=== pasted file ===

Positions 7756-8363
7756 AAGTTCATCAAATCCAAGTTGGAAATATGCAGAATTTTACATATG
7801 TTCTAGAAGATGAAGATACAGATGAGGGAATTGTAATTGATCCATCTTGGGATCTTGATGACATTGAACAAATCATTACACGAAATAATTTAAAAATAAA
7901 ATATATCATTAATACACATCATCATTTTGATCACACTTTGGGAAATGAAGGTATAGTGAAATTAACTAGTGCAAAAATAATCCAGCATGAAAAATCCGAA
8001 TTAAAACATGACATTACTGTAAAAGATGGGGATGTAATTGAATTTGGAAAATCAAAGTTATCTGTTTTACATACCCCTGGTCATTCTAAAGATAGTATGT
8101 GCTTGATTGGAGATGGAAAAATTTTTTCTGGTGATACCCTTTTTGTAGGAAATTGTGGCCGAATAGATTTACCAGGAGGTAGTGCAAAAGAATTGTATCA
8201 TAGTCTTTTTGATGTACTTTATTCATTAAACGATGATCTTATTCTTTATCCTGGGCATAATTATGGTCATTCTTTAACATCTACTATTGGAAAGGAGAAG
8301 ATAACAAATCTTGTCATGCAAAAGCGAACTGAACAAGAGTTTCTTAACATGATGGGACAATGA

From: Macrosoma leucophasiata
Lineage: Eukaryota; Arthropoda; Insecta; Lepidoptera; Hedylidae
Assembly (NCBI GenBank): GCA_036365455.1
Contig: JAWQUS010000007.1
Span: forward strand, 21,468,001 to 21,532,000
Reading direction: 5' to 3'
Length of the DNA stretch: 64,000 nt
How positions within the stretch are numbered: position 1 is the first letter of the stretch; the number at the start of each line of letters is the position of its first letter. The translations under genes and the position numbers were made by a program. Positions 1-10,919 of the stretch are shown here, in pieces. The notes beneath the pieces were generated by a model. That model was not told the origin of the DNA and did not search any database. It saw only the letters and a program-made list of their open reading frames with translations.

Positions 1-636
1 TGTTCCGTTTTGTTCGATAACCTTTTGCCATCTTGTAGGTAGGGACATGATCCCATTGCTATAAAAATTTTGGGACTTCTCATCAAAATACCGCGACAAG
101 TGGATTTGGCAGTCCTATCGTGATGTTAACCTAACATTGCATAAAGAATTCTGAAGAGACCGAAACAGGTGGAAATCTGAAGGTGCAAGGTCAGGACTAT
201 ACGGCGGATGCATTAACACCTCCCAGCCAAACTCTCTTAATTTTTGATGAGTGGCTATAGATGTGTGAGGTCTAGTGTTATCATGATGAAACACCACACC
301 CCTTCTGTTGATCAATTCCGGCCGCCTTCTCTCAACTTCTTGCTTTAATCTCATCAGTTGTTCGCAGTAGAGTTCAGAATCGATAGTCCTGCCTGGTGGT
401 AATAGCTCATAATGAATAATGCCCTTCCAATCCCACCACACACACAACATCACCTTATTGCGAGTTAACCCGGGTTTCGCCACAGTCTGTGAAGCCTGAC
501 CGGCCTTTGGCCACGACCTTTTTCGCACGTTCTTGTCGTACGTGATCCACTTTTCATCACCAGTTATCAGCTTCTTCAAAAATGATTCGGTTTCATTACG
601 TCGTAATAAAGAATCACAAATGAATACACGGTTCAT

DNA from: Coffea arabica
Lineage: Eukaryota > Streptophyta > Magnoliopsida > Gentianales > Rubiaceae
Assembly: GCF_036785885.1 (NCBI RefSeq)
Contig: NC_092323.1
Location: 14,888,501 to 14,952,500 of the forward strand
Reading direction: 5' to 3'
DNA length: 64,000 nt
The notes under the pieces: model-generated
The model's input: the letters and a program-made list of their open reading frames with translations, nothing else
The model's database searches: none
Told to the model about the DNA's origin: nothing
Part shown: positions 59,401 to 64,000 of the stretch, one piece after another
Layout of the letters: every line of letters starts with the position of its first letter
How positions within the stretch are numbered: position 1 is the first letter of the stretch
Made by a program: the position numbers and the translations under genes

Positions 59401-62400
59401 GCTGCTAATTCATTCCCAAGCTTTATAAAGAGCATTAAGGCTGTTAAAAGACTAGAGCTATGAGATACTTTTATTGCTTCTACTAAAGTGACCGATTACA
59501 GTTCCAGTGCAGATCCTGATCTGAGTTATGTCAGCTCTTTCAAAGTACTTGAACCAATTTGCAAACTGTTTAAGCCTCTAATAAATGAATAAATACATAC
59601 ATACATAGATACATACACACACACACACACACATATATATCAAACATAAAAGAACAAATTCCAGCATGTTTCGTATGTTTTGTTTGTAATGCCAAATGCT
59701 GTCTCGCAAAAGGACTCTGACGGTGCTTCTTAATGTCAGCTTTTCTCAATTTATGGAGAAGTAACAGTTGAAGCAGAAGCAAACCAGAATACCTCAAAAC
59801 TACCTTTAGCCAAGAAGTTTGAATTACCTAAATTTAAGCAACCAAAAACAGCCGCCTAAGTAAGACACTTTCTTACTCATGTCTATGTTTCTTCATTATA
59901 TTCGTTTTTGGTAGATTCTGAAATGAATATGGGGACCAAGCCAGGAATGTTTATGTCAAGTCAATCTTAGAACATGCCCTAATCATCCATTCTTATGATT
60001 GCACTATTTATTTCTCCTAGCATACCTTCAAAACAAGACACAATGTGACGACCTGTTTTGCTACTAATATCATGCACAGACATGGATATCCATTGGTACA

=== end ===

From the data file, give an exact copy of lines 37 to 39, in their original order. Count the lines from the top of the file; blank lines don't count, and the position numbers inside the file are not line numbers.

Layout of the letters: every line of letters starts with the position of its first letter
How positions within the stretch are numbered: position 1 is the first letter of the stretch
Made by a program: the position numbers and the translations under genes